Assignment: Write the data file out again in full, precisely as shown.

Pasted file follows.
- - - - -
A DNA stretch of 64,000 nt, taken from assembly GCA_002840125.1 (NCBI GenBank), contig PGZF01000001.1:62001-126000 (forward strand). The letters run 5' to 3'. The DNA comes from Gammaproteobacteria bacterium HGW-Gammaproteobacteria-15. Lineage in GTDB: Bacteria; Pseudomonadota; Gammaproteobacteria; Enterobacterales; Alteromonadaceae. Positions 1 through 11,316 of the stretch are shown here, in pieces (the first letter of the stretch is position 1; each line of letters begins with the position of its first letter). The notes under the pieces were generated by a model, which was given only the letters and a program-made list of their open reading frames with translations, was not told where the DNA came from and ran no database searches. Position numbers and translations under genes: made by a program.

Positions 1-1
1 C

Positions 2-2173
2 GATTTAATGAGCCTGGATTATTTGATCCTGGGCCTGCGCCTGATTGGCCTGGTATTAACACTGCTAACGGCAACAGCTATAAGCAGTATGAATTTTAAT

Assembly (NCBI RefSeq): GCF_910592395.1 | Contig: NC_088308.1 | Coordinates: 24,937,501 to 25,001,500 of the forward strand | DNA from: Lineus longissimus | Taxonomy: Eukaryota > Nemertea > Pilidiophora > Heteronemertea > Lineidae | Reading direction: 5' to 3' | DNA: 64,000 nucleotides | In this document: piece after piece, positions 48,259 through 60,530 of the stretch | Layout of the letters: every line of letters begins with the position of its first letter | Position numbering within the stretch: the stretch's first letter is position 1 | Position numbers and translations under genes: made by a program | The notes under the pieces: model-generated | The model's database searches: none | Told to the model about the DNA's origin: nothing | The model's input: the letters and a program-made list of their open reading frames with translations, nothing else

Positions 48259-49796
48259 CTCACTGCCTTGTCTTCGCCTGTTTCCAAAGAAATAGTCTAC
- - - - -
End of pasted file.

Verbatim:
A DNA stretch of 64,000 nt, taken from assembly GCA_002840125.1 (NCBI GenBank), contig PGZF01000001.1:62001-126000 (forward strand). The letters run 5' to 3'. The DNA comes from Gammaproteobacteria bacterium HGW-Gammaproteobacteria-15. Lineage in GTDB: Bacteria; Pseudomonadota; Gammaproteobacteria; Enterobacterales; Alteromonadaceae. Positions 1 through 11,316 of the stretch are shown here, in pieces (the first letter of the stretch is position 1; each line of letters begins with the position of its first letter). The notes under the pieces were generated by a model, which was given only the letters and a program-made list of their open reading frames with translations, was not told where the DNA came from and ran no database searches. Position numbers and translations under genes: made by a program.

Positions 1-1
1 C

Positions 2-2173
2 GATTTAATGAGCCTGGATTATTTGATCCTGGGCCTGCGCCTGATTGGCCTGGTATTAACACTGCTAACGGCAACAGCTATAAGCAGTATGAATTTTAAT

Assembly (NCBI RefSeq): GCF_910592395.1 | Contig: NC_088308.1 | Coordinates: 24,937,501 to 25,001,500 of the forward strand | DNA from: Lineus longissimus | Taxonomy: Eukaryota > Nemertea > Pilidiophora > Heteronemertea > Lineidae | Reading direction: 5' to 3' | DNA: 64,000 nucleotides | In this document: piece after piece, positions 48,259 through 60,530 of the stretch | Layout of the letters: every line of letters begins with the position of its first letter | Position numbering within the stretch: the stretch's first letter is position 1 | Position numbers and translations under genes: made by a program | The notes under the pieces: model-generated | The model's database searches: none | Told to the model about the DNA's origin: nothing | The model's input: the letters and a program-made list of their open reading frames with translations, nothing else

Positions 48259-49796
48259 CTCACTGCCTTGTCTTCGCCTGTTTCCAAAGAAATAGTCTAC